In an announcement the day Boris Johnson’s Brexit bill passed its second reading in Parliament with flying colours, EU border force – Frontex – said they would be expanding to set up a 10,000-strong corps including coast guards. Fabrice Leggeri, Frontex’s executive director, told Politico: “We don’t have a military army, but we will have, let’s say, civilian troops wearing a European uniform. And for certain functions carrying weapons.” The expansion is a dramatic one and will see a team of 750 multiplied by 13.
It is also the latest move under the updated EU leadership of European Commission President Ursula von der Leyen.
Mr Leggeri stressed protecting EU borders will be a “shared responsibility” and the target in staff is expected to be hit by the year 2027.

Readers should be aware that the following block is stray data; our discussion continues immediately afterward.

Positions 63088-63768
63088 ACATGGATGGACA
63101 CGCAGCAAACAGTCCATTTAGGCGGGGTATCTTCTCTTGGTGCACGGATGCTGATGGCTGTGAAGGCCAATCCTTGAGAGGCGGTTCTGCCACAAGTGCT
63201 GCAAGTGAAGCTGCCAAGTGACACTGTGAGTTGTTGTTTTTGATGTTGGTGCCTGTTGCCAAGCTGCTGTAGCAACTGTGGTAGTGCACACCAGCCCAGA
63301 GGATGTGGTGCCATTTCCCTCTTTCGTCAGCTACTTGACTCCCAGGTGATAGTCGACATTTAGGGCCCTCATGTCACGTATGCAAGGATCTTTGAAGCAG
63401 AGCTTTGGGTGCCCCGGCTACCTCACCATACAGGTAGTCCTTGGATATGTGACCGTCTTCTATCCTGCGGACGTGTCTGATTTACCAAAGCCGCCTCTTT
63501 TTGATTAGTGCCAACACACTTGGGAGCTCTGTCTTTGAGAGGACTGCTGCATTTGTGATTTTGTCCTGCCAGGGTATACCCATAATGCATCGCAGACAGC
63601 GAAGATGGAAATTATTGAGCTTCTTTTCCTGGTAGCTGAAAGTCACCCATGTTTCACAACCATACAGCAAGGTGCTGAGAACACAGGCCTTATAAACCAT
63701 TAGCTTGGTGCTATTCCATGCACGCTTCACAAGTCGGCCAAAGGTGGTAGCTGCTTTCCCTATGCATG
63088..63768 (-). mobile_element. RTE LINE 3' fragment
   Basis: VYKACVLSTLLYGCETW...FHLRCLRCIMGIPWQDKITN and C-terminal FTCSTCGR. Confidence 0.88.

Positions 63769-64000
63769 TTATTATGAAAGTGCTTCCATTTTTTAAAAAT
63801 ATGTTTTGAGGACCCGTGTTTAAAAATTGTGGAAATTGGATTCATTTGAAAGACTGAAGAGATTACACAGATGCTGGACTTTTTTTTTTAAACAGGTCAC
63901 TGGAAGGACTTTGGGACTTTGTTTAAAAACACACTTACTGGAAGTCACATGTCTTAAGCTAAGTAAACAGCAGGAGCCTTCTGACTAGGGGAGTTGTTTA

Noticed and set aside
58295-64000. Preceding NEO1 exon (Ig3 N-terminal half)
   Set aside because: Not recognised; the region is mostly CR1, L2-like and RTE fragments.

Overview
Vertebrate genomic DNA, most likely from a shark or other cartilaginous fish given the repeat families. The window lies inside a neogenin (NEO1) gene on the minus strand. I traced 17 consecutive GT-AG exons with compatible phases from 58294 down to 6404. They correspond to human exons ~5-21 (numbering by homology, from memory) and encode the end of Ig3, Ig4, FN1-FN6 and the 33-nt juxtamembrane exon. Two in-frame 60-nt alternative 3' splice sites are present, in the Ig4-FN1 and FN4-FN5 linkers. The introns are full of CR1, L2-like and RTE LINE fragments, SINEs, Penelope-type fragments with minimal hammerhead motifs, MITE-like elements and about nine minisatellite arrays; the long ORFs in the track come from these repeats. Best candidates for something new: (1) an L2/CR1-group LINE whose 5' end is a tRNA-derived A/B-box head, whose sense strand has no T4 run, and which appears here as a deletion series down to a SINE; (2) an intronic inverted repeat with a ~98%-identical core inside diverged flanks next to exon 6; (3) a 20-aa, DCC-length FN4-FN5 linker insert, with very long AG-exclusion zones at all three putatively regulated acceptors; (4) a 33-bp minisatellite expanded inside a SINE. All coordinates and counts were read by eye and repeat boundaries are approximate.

He said: “We [will] have more than 10 times more national border guards than the members of the [Frontex] standing corps.”
Despite a post-Brexit Britain not being affected or involved in the plan, Britons were quick to comment on the news having taken to social media.
One, referring to the waters surrounding Britain, said: “So glad we have a moat.”
Another added: “When they decide they are no longer civilian, and are military. How can anyone tell the difference.
“If it looks like a duck, swims like a duck, and quacks like a duck, then it probably is a duck.”
A third said: “I mean, there’s no way untrained civvies in dress-up uniform WITH GUNS could go wrong, is there?”
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The legislation was passed by 358 votes to 234, sealing a thumping 124-vote majority.
Jeremy Corbyn had earlier ordered his Labour MPs to vote against the Bill – although six of them defied him to back it.
Despite the official result, the division list showed 359 names in support of the Bill.
The news was greeted with delight by the massed ranks of Tory MPs, with one heard to shout “back of the net” as the result was announced.